Setting

The academic acute care hospital is in a major metropolitan area in the western United States and serves a diverse population. The four inpatient units in this evaluation were identical in size and layout with 22-bed single-room capacity. Prepandemic, these four units focused on inpatient general medicine populations. Other units serving primarily surgical, oncological, and intensive care patients were excluded. At the beginning of the pandemic, one of the units became the primary COVID-19 unit for the hospital and was therefore compared to the other three units. Hospital administration reported that standard registered nurse-to-patient ratio on the four units ranged from 1:4 to 1:3, varying with disease acuity based on state law [25]. The registered nurse-to-patient ratio on the COVID-19 unit shifted from 1:4 to 1:3 by April 2020.

Timeline

The first patient tested positive for SARS-CoV-2 in the hospital’s emergency department on March 2, 2020, and local stay-at-home orders were announced on March 16, 2020 [26]. For the purposes of this evaluation, data from all data sources were collected from January 1, 2020, through December 27, 2020. These data captured 6 stages of the pandemic that were defined based on local case rates [27] (for criteria and specific dates, see section A1 of Multimedia Appendix 1): (1) prepandemic, (2) telehealth rollout, (3) nonsurge #1, (4) surge #1, (5) nonsurge #2, and (6) surge #2.

Telehealth Deployment

In response to the pandemic, telehealth was rapidly implemented throughout inpatient settings in mid-March 2020, as previously reported [4] and described in section A2 of Multimedia Appendix 1. In the COVID-19 inpatient unit, telehealth hardware with a video tablet was permanently installed in each patient room. However, in non-COVID units, shared telehealth video tablets were available only on mobile carts, which could be transported into a patient room as needed. A member of the clinical team was required to roll the cart into the patient room prior to each use, and these units were sometimes unavailable for patients if they were already in use by another patient.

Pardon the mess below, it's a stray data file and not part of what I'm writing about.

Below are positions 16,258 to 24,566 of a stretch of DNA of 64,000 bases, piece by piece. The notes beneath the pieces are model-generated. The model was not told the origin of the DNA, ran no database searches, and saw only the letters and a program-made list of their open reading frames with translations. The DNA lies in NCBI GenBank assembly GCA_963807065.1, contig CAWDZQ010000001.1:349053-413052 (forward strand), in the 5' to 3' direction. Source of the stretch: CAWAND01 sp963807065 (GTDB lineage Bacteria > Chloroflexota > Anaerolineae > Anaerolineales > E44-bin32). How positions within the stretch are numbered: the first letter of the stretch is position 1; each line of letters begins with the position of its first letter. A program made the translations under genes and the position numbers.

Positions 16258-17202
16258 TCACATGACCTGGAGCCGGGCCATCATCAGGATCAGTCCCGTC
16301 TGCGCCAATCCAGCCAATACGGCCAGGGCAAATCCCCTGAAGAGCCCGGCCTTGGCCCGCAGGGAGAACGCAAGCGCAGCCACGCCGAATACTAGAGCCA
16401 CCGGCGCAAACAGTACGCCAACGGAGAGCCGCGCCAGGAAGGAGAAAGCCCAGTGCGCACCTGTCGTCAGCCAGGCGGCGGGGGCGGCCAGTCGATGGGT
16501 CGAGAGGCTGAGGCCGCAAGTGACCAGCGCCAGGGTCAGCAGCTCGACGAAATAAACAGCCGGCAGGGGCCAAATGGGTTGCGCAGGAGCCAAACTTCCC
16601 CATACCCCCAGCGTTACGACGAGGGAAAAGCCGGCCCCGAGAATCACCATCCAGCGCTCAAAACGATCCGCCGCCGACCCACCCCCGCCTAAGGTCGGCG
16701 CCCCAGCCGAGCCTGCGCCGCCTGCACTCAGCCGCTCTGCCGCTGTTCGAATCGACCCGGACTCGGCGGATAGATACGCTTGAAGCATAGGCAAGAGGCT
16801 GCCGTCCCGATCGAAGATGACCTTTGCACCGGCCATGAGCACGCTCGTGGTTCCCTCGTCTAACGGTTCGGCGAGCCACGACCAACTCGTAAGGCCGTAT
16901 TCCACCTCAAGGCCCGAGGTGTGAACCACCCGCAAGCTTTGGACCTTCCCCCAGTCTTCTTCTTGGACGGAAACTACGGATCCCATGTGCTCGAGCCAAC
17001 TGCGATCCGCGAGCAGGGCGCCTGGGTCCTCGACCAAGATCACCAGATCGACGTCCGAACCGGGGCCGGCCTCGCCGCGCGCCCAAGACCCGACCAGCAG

All clinical team members, including hospitalist and specialist physicians, nurses, respiratory therapists, trainees, and clinical researchers, received instructions on and were encouraged to incorporate telehealth into their clinical or research activities. Patients received incoming calls passively given the default automatic turn-on feature of the video tablet, but received no other instruction or guidance on its use [28].

Data Sources and Processing

RTLS Nurse Movement Data

The primary data source for this evaluation was extracted from the existing RTLS platform (Midmark, Dayton, OH). The RTLS captured movement of nurses into and out of patient rooms on the selected units. These data were used to calculate the following 3 outcomes related to nurses’ movement and direct patient care: (1) number of nurse-patient direct encounters within patient rooms, (2) time nurses spent in patient room per encounter, and (3) total time nurses spent in the patient room with each patient per shift.

The key components of the RTLS are infrared and radiofrequency sensors installed in each room and staff badges worn alongside their name badge [18,29]. Line of sight between the room sensor and staff member’s badge triggered the system to record an event such as entry of a nurse into a patient room. The badge emitted a ping every 1 to 3 seconds to indicate presence in the room. Only events longer than 5 seconds were recorded in the system. At installation, sensitivity settings were optimized based on the geometric configuration and construction materials, but were not reassessed for this evaluation [9,18].

Since the direct line of sight between the room sensor and nurse badge could be briefly interrupted (eg, by turning away from the sensor), a single nurse-patient encounter could appear as several short, consecutive events. Thus, to identify unique direct nurse-patient encounters and calculate the time nurses spent in a patient room, multiple successive RTLS events that occurred within 30 seconds of another and were associated with an individual nurse in a single patient room were collapsed into a single direct nurse-patient encounter. The duration of individual encounters was summed to calculate the total time nurses spent with each patient per shift using the first and last timestamp of each encounter associated with a unique nurse in a specific patient room. Since nursing needs and thus workflows may differ between shifts [20], movement from 7:00 AM to 6:59 PM (morning shift) is presented separately from movement from 7:00 PM to 6:59 AM (night shift).